Now Greece, its credit in shambles, is on the verge of collapse.  For some time now it has had to depend on direct ECB support of its monetary system, and unless Greece's latest reform proposal is accepted by the EU, that support will run out.  Yet it blames its predicament, not on its own government's profligacy, and not on its resulting inability to raise the euros it needed to stay solvent through the normal operations of international exchange, but on the strings the ECB and other lenders have attached to their offers of emergency funds.

Stuff and nonsense.  When an entire multi-national currency area runs short of money, it is presumably some central bank's fault.  But when one country alone runs short, the blame rests squarely on that country's own misguided policies.


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  2. The ECB wasn't lending directly to Greek banks. Rather, the Bank of Greece was lending money to Greek banks. Although the Bank of Greece was accumulating euro liabilities, there was little risk to the euro system, given that Greece wanted to remain in the system. If the ECB had allowed the BoG to function, the bank run would have stopped, and euros would have flowed back into Greek banks (reducing the BoG's euro liabilities).

    Essentially the ECB crippled the Greek economy in order to deprive the Greek government of negotiating leverage that it would otherwise have, given that it was running a primary budget surplus.

    1. Max, the ECB lent and continues to lend directly to the Greek government through its acquisitions of that government's securities. And it has lent to Greece's central bank so that that bank might in turn lend to Greece's commercial banks. ( ECB lending to banks is generally conducted via national central banks of the Eurozone.) Yes, the ECB could have kept Greek banks from closing by sending more ECBs their way–at the risk of encouraging more of the very same behavior that got Greece into its present fix. But the fact remains that neither the Bank of Greece nor Greek commercial banks need ever have found themselves short of Euros had the Greek government not behaved so recklessly and irresponsibly.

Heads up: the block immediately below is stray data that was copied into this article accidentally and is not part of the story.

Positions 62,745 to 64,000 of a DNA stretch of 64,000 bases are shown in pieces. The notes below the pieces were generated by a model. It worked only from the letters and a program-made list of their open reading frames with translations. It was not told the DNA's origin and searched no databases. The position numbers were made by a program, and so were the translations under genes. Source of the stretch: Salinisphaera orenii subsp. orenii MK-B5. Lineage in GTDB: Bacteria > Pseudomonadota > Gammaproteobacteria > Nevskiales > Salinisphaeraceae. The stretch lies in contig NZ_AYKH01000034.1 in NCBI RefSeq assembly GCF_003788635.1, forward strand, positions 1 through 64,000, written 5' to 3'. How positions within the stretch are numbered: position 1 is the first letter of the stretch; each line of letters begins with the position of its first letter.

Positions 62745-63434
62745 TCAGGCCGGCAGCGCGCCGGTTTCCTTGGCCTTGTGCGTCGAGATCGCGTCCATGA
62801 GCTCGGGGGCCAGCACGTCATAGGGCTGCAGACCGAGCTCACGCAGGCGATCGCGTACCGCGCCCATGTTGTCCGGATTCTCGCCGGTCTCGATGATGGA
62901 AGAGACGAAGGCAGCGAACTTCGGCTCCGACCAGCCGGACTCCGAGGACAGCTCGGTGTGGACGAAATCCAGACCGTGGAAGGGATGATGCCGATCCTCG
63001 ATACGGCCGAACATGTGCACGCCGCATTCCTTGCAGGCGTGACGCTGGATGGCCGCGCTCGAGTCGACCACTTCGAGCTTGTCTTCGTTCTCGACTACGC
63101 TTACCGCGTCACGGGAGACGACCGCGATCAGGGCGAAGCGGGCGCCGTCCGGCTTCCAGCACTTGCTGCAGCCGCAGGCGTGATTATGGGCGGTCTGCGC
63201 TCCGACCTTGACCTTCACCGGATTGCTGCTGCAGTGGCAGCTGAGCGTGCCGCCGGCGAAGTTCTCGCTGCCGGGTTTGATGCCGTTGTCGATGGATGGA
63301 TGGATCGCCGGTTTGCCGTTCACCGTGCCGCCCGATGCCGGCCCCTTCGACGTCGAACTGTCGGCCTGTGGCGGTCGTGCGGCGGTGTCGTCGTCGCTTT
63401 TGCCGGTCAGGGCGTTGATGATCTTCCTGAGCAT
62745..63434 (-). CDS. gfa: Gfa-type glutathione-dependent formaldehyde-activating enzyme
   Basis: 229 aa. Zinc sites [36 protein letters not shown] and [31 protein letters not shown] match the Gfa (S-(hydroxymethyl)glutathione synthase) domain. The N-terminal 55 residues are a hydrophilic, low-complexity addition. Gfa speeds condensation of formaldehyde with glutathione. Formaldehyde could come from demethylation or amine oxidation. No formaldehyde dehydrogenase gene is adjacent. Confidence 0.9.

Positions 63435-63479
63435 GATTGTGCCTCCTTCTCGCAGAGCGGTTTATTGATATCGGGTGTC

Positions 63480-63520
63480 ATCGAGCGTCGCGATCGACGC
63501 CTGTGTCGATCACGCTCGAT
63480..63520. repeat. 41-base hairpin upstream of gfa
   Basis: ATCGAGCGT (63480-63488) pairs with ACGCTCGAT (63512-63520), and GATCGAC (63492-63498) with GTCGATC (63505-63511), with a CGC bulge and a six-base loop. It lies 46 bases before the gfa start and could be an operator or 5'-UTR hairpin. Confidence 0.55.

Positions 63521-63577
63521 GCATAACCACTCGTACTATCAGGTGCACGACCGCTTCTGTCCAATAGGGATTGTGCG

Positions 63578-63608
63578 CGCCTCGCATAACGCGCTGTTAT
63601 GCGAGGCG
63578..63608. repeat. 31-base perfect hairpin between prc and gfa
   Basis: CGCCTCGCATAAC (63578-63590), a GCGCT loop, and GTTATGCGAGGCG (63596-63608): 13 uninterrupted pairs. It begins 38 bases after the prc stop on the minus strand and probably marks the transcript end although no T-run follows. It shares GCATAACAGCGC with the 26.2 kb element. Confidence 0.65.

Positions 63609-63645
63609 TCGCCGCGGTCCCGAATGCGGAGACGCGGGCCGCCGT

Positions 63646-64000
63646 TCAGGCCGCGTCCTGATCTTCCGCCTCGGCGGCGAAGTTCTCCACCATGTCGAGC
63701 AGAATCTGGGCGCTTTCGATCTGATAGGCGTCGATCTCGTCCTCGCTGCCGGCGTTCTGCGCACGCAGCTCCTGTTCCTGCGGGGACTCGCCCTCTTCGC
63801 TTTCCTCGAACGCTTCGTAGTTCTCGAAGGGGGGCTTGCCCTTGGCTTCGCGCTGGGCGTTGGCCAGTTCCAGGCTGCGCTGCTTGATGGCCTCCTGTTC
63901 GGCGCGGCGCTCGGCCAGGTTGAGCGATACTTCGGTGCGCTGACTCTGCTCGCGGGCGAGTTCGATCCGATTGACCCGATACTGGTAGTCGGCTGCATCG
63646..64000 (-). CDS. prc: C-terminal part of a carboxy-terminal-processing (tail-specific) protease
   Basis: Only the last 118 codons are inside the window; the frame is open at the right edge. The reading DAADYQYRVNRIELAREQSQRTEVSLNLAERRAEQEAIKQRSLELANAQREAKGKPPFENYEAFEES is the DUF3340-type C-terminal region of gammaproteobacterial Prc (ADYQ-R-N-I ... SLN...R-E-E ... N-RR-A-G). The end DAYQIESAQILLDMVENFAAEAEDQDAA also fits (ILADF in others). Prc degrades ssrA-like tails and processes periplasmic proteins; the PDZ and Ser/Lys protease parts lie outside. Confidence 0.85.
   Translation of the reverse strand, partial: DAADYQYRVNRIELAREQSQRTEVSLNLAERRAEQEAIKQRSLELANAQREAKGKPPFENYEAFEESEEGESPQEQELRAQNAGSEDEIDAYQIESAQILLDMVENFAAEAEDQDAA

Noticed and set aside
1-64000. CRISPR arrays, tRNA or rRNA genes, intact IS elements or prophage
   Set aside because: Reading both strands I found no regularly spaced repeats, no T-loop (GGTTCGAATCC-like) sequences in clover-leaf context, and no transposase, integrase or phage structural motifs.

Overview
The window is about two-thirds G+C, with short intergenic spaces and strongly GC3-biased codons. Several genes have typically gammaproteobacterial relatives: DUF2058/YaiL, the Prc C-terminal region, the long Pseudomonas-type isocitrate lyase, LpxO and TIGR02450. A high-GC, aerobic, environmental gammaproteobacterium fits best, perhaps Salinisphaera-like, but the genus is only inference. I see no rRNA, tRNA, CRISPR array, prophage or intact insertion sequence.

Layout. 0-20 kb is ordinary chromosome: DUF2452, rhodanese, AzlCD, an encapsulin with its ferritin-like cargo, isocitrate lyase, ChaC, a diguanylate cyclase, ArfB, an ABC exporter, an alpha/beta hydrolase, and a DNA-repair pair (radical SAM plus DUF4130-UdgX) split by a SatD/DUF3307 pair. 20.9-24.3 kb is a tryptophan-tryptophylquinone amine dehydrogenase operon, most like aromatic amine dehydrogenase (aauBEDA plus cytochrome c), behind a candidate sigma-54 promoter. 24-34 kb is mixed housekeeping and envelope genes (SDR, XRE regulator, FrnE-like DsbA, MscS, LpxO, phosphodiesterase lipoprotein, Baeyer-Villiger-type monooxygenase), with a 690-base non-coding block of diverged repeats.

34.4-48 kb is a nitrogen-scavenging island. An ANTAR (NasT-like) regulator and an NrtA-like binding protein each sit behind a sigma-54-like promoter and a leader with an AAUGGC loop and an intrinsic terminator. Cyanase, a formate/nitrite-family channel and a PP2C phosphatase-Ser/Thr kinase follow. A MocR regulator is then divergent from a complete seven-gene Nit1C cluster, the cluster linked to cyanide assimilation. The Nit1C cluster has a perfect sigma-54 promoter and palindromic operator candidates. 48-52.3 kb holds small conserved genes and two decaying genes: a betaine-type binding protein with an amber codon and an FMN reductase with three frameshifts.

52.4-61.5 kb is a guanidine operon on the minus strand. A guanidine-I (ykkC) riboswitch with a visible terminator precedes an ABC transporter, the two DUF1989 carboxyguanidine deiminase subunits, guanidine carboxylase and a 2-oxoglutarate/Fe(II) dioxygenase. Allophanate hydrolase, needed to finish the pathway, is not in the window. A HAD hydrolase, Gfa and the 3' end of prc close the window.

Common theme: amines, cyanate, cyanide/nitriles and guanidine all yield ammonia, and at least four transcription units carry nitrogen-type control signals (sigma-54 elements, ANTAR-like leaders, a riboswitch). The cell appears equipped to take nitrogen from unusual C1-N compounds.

To say that the ECB "crippled the Greek economy" is absurd: Greece was crippled by its own government. It is a basic principle of ethics, and of law, that a mere refusal of aid, when there is no strict obligation to render such, doesn't amount to negligence, let alone to an intentional tort.

      1. My contention is that the ECB's actions were motivated by affinity with Greece's creditors, and not by concern for the integrity of the euro system. If that is true, then it seems quite appropriate to say that they crippled the Greek economy.

        1. I don't think so, Max. You may say that they have acted irresponsibly in not taking a larger view of the situation, or that they have been ungenerous, or that they have been mean spirited. All of these things are perhaps true. Yet the fact remains that Greece alone is to blame for having put its economy at the mercy of European authorities.

          1. Doesn't the you provided of Kosovo and Montenegro (and Panama) being able to run their economies with a foreign currency demonstrate that a central bank, such as the Federal Reserve, need only restrict itself to bond auctions and purchasing bonds (open market operations)? Isn't what Kosovo, Montenegro and Panama doing an example of "free banking." Banks that do not rely on having a "lender of last resort."